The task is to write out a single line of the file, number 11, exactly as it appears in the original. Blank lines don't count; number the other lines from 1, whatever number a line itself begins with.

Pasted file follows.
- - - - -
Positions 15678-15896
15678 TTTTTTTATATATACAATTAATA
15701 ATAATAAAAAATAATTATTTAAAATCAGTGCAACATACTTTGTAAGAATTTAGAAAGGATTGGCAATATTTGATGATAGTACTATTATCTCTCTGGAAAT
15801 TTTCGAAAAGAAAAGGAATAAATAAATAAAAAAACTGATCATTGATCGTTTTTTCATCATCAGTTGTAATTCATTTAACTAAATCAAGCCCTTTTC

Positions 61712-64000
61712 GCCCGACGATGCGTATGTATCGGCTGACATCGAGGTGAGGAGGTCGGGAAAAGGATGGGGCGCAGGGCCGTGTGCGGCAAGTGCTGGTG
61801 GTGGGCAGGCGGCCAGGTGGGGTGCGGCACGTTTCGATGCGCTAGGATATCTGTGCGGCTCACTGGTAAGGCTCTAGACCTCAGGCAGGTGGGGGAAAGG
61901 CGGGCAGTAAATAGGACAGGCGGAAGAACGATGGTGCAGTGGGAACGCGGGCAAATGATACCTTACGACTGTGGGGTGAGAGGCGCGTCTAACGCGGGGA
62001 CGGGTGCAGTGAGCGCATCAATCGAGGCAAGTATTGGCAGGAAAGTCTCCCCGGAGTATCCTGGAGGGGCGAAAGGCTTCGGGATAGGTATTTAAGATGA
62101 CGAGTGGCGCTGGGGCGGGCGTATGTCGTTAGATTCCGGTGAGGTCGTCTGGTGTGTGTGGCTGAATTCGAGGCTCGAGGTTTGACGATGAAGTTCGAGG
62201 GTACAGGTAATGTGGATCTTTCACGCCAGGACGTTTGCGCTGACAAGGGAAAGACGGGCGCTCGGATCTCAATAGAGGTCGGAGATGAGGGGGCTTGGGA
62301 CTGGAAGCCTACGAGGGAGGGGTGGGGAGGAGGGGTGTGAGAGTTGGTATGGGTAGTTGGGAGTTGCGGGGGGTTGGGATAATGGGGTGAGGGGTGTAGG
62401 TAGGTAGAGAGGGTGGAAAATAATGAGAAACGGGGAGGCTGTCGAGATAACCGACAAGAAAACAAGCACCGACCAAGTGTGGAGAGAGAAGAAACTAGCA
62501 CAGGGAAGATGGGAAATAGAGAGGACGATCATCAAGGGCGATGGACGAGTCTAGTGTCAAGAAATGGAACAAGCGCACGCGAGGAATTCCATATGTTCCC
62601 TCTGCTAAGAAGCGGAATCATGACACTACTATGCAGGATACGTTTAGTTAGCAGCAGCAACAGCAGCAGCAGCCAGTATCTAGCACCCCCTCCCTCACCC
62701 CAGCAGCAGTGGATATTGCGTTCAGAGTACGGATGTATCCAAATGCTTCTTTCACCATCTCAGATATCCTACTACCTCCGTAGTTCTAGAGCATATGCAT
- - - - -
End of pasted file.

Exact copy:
62201 GTACAGGTAATGTGGATCTTTCACGCCAGGACGTTTGCGCTGACAAGGGAAAGACGGGCGCTCGGATCTCAATAGAGGTCGGAGATGAGGGGGCTTGGGA